Help with DC motors and motor drivers

Discussion in 'General Electronics Chat' started by halab, Jun 4, 2009.

  1. halab

    Thread Starter New Member

    Oct 20, 2007
    Hi all:

    I am trying to control two Maxon DC Brushless RE035-071-34EAB200A motors attached to encoders from US Digital: E6 Encoder Kit (Differential Encoder): part number: E6-2500-079-I-D-H-D-B:

    The controling board I am using is Quanser Q8 boards:

    I will be using Quanser simulink toolbox to signal process and control the system.

    I am still in the design phase and I am wondering if i can get some input on what type of motor drivers or amplifiers to use?

    I want to be able to generate a range of torque from the motors. That means, correct me if i am wrong, I need to control the current delivered to the motors.

  2. Skeebopstop

    Active Member

    Jan 9, 2009
    My first recommendation for simplicity is to go with an all in one solution, where the controller card and amplifier are in the same package. These packages, as in the ones I design, come with a real-time bus for commanding positions/velocities etc..

    If you require the flexibility and control of a separated solution, as it seems this Quanser board allows (multiple controls, lots of Analog inputs etc..), than you need only get a power stage which supports the appropriate voltage, power and can directly take PWM inputs (as I believe the Quansar board gives out as per the description).

    Depending on the accuracy required, many control boards will just give out a +-10V analog signal to command torque with and the amplifier needs only to read this and it generates the PWMs itself.

    You will probably want to choose a default amplifier for the motor, so othat the current loops come pre-tuned. Tuning current loops is ugly.

    Option number 1 is the easiest.
  3. halab

    Thread Starter New Member

    Oct 20, 2007
    Thanks for the reply Skeebopstop.

    What type of board are you using? The ones that has the contoller and amplifier in one package?

    Also, the main purpose that Quanser is being used, is that it comes with a very handy simulink library that, once the system is setup properly, many experiments and tuning and signal processing can be done.

    Here is what i am thinking from looking at various projects:
    The Quanser card will be connected to an amplifier (which is powered by a power supply) commanding the motors and controlling them. The encoders on the motors will be communicating with the Quanser board to give position, spead, etc...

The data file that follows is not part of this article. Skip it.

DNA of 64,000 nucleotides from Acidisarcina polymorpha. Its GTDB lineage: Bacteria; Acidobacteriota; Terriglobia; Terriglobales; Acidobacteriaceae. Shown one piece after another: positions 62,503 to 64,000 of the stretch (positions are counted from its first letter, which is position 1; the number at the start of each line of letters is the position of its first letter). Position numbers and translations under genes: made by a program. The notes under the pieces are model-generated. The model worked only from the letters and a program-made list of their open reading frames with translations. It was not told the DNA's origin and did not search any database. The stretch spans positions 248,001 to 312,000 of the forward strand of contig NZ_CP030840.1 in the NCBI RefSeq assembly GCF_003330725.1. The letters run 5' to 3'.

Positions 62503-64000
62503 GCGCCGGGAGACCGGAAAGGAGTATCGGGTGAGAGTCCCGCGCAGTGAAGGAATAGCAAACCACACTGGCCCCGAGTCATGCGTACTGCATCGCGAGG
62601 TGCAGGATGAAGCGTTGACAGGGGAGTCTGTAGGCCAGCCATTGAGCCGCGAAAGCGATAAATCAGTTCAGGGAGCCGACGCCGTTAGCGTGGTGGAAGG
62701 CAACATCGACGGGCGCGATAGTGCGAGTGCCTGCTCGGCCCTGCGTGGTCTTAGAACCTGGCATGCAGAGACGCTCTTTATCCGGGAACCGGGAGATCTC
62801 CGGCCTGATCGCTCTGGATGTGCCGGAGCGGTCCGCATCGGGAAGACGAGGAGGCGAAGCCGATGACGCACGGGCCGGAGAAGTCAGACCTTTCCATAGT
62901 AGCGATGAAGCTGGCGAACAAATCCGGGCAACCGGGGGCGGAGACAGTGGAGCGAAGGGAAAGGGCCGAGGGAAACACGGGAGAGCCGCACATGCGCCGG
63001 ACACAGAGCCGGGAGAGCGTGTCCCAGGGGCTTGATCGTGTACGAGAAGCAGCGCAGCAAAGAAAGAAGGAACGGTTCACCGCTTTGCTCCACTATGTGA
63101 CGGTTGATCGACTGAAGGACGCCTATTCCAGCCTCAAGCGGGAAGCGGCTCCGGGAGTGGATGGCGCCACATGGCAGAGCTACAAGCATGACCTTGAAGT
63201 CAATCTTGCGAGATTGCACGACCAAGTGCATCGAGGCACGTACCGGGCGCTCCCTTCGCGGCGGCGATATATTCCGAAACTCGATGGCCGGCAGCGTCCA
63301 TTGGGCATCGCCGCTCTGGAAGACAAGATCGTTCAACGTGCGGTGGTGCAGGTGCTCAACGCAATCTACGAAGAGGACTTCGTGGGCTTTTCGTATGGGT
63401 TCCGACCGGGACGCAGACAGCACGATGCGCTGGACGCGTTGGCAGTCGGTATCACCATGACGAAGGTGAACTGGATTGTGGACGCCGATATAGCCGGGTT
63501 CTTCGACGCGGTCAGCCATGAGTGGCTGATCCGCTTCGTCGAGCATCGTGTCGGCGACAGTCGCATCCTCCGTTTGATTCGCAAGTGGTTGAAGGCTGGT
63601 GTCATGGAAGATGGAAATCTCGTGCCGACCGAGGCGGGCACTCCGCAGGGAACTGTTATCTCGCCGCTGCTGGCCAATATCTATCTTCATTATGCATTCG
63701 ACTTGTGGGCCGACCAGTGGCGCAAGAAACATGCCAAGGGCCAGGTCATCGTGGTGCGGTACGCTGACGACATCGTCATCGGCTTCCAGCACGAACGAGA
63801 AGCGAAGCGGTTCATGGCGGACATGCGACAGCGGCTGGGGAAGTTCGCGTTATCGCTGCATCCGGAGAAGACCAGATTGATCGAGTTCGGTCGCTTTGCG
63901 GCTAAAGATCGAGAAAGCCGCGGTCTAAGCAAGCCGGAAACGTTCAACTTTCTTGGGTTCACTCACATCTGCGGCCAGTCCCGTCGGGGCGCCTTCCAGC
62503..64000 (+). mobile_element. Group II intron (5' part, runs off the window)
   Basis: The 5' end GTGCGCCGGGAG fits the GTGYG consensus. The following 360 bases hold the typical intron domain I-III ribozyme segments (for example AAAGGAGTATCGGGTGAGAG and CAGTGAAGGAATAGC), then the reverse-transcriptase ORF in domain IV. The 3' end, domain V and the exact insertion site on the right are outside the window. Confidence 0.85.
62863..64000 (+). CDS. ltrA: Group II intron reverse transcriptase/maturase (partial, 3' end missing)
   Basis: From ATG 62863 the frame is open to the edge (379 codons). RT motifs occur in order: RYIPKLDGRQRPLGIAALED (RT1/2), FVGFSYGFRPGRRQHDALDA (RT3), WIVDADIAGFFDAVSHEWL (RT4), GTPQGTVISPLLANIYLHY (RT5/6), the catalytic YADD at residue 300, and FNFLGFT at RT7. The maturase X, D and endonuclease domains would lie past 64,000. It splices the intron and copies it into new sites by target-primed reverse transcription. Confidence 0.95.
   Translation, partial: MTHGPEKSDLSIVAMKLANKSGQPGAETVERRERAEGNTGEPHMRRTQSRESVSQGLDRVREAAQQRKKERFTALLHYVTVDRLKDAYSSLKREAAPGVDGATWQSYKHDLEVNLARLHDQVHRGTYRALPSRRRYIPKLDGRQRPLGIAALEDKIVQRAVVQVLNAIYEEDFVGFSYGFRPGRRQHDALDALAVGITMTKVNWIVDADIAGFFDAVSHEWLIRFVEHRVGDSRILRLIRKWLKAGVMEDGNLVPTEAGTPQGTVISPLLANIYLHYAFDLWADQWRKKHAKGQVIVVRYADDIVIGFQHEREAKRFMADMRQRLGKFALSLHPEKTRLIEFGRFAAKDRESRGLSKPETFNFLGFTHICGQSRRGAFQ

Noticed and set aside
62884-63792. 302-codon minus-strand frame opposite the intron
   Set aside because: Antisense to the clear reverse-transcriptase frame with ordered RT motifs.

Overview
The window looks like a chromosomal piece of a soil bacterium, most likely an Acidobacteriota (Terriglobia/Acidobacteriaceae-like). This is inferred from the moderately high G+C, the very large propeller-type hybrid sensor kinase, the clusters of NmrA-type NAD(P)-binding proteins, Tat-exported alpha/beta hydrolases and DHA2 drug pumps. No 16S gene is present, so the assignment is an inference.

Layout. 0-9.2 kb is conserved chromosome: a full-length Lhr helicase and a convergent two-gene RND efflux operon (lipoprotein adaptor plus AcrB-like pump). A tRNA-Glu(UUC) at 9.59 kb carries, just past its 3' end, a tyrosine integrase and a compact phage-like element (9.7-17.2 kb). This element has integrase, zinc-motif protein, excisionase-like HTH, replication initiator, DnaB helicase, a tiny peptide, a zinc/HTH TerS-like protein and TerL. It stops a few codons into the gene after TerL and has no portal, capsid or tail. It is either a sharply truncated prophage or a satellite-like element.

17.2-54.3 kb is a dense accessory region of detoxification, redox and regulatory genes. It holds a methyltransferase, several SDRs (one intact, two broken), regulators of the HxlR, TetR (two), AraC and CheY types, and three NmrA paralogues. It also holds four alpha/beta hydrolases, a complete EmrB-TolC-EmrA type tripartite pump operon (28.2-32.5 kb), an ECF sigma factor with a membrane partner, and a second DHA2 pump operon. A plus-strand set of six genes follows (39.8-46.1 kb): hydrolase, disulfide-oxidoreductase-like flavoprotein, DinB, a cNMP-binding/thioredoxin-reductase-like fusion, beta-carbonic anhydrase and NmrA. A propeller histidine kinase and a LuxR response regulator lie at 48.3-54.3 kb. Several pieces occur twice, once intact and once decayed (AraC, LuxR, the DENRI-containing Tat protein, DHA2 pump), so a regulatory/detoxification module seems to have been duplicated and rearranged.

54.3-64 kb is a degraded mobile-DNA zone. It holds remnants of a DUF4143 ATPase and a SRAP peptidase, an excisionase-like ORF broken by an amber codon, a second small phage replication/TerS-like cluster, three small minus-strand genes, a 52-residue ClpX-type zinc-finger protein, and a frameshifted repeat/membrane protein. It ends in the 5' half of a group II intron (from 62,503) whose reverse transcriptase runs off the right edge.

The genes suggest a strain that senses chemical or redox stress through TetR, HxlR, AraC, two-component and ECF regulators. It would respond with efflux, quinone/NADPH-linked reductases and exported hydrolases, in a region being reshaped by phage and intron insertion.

The Maxon motors being used have the following features:
    Maxon RE035-071-34EAB200A


    Low Inductance - much longer brush life and extremely low electrical noise
    Low Interia - low mechanical time constant for fast acceleration
    High Efficiency - low current consumption for extending battery life
    Ironless Core - no cogging for smooth rotation even at low speeds
    No Magnetic Saturation - linear speed-torque constants for simple, accurate control

    90 Watt, Maxon DC motor, Graphite Brushes

    Motor Data
    Assigned power rating 90 W
    Nominal voltage 42.00Volt
    No load speed 7540 rpm
    Stall torque 1070 mNm
    No load current 71.5 mA
    Starting current 20300 mA
    Max. continuous current 2150 mA
    Max. continuous torque 113 mNm
    Torque constant 52.5 mNm/A
    Speed constant 182 rpm/V
    Terminal Inductance 0.62 mH

    So i need a setup that can deliver the full range of torque.
  4. Skeebopstop

    Active Member

    Jan 9, 2009
    Ok, so since you want the board to work on some new controls you're setup will be the following:

    1. your quansar board which receives the motor feedback (make sure your board can take the type of feedback your motor gives). Please note that the higher the resolution, the better luck you'll have. If it is a robotic application don't forget to investigate absolute encoders. If it is not a robotics application and homing procedures are acceptable, generally 1 Volt peak to peak sin/cos encoders give you the highest resolution. Generally to get even better precision you need to make sure your controller supports calibration of these, although that can be quite sophisticated and even just supporting them at all is better than anything digital can get you.

    2. For the amplifier. Get a 100W or so amplifier. Make sure it has over current protection in case your motor gets a fault. The amplifier will have a PI current loop running in it. This generally will need to be tuned. There exist some theoretical formulas that can get this tuned, or you can contact Maxon and ask them for one 'recommended' for that motor. They'll probably give you a maxon one. The amplifier would normally take a +-10V 'torque' (i.e. current) command. The quansar board does the controlling of position/velocity and outputs the torque command to the amplifier as a voltage. I did read that your quansar board gives PWM outputs directly? This would be more ideal and it means that the board is able to do commutation. This would mean you could tune your current loop etc.. from the quansar board and all the amplifier needs is a way to accept the PWM signals and drive them out to the motor (in effect, it is just a much of MOSFETs). Either should work, I am more familiar with the +-10V approach when you segregate the amplifier and controller.

    Take great care with shieldings and ground loops in these types of systems. The phase current lines out of the amplifier will be noisy as anything, switching 2-5A at probably 20kHz with <1uS rise times.